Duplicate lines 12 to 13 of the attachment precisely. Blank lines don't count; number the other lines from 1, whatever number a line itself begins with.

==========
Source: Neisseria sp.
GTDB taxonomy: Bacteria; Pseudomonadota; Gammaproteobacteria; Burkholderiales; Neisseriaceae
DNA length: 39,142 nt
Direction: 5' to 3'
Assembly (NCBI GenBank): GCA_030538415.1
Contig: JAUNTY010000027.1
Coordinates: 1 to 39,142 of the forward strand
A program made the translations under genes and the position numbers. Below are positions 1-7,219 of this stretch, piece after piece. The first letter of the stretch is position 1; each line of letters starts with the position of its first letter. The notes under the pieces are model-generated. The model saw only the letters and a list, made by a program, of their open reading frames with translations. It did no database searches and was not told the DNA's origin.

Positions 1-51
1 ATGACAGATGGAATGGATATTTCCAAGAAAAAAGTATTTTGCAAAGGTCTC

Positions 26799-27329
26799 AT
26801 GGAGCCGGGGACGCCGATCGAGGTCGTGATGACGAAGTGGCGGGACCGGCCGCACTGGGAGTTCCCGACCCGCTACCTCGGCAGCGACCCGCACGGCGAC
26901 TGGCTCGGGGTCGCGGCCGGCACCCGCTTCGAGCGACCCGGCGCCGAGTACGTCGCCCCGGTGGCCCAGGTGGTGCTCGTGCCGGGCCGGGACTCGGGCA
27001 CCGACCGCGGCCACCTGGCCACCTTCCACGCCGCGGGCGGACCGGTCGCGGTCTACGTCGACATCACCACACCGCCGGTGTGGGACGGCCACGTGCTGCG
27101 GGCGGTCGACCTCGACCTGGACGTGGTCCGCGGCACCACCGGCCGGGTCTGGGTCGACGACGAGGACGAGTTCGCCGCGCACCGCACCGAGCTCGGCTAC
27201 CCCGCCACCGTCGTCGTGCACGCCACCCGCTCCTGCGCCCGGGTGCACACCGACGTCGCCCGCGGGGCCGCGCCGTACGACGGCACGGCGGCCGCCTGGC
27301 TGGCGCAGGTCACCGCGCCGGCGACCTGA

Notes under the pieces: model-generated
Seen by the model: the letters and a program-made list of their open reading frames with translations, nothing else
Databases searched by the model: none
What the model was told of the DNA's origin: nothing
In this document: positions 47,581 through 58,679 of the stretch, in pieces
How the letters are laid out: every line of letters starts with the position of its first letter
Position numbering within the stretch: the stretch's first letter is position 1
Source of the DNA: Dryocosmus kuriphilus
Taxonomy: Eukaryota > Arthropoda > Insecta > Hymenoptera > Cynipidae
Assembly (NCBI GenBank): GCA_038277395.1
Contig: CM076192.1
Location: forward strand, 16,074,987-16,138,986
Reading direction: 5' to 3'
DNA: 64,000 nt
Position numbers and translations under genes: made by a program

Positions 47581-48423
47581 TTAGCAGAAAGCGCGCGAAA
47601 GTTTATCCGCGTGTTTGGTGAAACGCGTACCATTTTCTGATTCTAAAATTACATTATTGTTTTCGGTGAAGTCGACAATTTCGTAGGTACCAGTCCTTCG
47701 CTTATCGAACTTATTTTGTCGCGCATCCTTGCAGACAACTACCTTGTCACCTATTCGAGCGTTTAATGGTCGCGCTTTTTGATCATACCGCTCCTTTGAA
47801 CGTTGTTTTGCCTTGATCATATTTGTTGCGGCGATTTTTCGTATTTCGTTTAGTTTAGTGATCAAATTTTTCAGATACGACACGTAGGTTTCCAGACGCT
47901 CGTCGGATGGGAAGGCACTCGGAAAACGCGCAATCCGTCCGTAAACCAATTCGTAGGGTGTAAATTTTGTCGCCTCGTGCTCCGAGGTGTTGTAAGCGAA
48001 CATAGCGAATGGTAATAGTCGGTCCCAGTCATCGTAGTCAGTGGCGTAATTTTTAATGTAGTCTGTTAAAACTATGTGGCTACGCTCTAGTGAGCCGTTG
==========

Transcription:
26799 AT
26801 GGAGCCGGGGACGCCGATCGAGGTCGTGATGACGAAGTGGCGGGACCGGCCGCACTGGGAGTTCCCGACCCGCTACCTCGGCAGCGACCCGCACGGCGAC